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Celebrating a way of life through art

William Henry Clarke will be among the 80 artists exhibiting at this Saturday’s Art on the Half Shell festival in Urbanna.

by Amy Rose Dobson

William Henry Clarke is a folk artist with a mission. Baptized in a muddy pond in Nottoway County, he spent his youth watching the traditions of black southerners slowly ebb away. His paintings capture the stories and images of his childhood and celebrate a way of life that only exists in people’s memory.

When he isn’t recording history with his paintbrush and oils, he can be found coaching a local basketball team or cooking up a good ol’ feast. Currently based in Blackstone, Clarke will be exhibiting his work at this Saturday’s Art on the Half Shell festival in Urbanna.

A lot of your paintings deal with rites of passage—such as baptisms, funerals, and weddings. Looking back do you see any of your own rites of passage in becoming an artist?

Clarke: The first one is when I started to see myself as a professional. For me it was after one of my first shows in Arkansas. At the time I was working as a head lumber grader and they wouldn’t give me Friday off to fly to the show. I had to buck work. On my way back I started thinking, “Here I am rushing home on a Sunday to get back to a place that doesn’t care about me being an artist.” Right then I had to make my decision and I went in on Monday and told them I was done. I didn’t have enough money saved up for much more than a month of expenses, but I still told them not to call me and ask me to come back.

What gave you the courage to become an artist in the first place?

Clarke: Coming up my family didn’t have a lot of money—we had to walk a mile to the nearest well for all our water. We did everything to earn a living—sharecropping, tobacco, factory work. I worked with my grandmother in the summers and she always told me, “Don’t be afraid to try nuthin’.” Part of the reason I do so many paintings of country stores is because she ran one for a while.

As a basketball coach you have to develop strategies for getting the ball down the court. Sometimes that ends up being harder than actually getting the ball in the basket. In terms of your job, are there parts that are harder than the work itself?

Clarke: Definitely the competition. At the first gallery I started in, my work was on the very top floor in the far corner. The right person found it and eventually my work made its way front and center. You have to trust people you have never met before. I do a lot of workshops at schools and I always tell the kids don’t be afraid to step out and be different. Believe in yourself.

One part of the book “To Kill A Mockingbird” is about finding out that something you were afraid of turns out to be nothing but a good friend. Has that happened in you becoming an artist?

Clarke: I was afraid of stepping out onto the stage, stepping out into the white world. By that I mean not having good table manners, not knowing which fork to use or how to put on a tux. I worried about representing myself and my family right. I went to one restaurant and the person I was with had to order for me because I didn’t understand half the menu. But it has all turned out okay.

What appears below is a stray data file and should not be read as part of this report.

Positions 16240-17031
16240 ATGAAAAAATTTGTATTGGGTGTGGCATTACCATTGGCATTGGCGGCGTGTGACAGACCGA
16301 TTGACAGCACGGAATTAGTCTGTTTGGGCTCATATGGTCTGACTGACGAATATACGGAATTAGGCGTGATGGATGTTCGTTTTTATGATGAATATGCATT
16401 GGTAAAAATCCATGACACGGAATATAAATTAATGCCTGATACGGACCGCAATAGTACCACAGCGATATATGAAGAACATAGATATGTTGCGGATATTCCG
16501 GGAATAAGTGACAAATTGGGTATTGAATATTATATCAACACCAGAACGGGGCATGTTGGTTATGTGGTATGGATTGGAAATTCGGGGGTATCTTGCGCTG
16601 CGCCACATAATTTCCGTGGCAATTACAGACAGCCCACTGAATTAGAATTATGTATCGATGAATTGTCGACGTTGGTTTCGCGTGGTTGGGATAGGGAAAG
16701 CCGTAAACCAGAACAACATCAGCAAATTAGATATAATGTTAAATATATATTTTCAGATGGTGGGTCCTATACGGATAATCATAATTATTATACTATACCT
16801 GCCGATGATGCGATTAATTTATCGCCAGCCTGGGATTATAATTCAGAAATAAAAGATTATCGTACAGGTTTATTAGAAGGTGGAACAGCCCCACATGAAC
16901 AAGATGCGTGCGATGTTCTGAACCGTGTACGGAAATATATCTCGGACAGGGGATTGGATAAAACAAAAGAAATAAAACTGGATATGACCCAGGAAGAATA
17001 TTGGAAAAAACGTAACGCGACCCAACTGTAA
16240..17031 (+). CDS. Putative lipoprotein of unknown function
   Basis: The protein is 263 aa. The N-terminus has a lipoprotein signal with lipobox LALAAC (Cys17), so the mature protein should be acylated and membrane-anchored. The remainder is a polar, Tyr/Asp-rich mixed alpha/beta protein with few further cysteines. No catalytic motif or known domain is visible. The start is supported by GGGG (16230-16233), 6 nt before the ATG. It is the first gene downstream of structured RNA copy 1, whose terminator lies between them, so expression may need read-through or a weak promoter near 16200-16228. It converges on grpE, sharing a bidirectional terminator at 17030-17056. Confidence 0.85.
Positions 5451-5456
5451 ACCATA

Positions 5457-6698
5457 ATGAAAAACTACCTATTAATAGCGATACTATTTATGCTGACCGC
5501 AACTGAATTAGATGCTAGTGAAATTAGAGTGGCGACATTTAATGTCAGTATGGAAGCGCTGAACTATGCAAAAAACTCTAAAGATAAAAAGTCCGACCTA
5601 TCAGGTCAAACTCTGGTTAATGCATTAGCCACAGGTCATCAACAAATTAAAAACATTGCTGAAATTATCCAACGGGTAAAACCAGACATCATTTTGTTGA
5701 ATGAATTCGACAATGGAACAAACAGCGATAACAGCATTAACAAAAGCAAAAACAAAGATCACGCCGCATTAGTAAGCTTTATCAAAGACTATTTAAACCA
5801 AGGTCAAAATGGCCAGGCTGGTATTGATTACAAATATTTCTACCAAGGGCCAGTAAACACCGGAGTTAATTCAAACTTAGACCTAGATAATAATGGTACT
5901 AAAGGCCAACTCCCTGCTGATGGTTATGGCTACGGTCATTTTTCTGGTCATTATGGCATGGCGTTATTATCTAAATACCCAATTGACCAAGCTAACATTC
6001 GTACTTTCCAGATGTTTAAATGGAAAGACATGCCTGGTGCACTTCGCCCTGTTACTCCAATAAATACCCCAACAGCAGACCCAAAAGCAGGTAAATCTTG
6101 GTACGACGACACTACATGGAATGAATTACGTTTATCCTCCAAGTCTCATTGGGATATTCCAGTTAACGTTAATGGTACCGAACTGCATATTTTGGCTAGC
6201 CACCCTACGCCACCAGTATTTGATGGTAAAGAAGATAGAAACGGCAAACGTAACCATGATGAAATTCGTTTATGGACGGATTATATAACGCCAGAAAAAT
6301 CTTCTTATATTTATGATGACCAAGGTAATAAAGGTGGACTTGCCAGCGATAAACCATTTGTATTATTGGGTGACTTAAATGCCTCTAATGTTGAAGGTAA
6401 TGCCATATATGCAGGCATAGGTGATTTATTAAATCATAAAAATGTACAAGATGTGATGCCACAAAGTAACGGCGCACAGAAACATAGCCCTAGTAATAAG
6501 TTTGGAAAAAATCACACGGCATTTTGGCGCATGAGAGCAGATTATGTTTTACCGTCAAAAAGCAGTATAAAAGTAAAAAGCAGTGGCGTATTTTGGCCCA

What has been your proudest moment?

Clarke: At the University of South Carolina I co-exhibited my work with another folk artist, Eldridge Bagley, and we walked into the room and saw our names on a huge banner under the exhibit’s title, “Brothers on a Journey.” He’s a country boy like myself and we were both wiping our eyes fighting off the tears.

What is your kryptonite?

Clarke: People. Because I try to help everybody. I have to watch myself since sometimes people take advantage of me. I had to get out of one gallery because the curator was stealing money from me. This went from a love of drawing to a business proposition, so that comes with the territory.

What is the opposite of your kryptonite—what gives you strength?

Clarke: People again. I want to see people loving, I mean really loving, my work. If they compliment me and really mean it, that means more than money. I love talking with people who buy my stuff. I learn so much from them. Especially the elderly people who tell me one of my pieces reminds them of something from their life. I want to leave something behind after I’m gone, and seeing my impact is where the fire, the passion comes in.

About the author: Amy Rose Dobson is a freelance writer who divides her time between Urbanna and Northern Virginia in search of interesting people with a story to tell. She writes for several national publications and has found the best part of the job is hearing the story behind the one that runs in print. This gave her the idea for a column about how people apply metaphors to their lives, and thus this column was born. 

posted 05.06.2009

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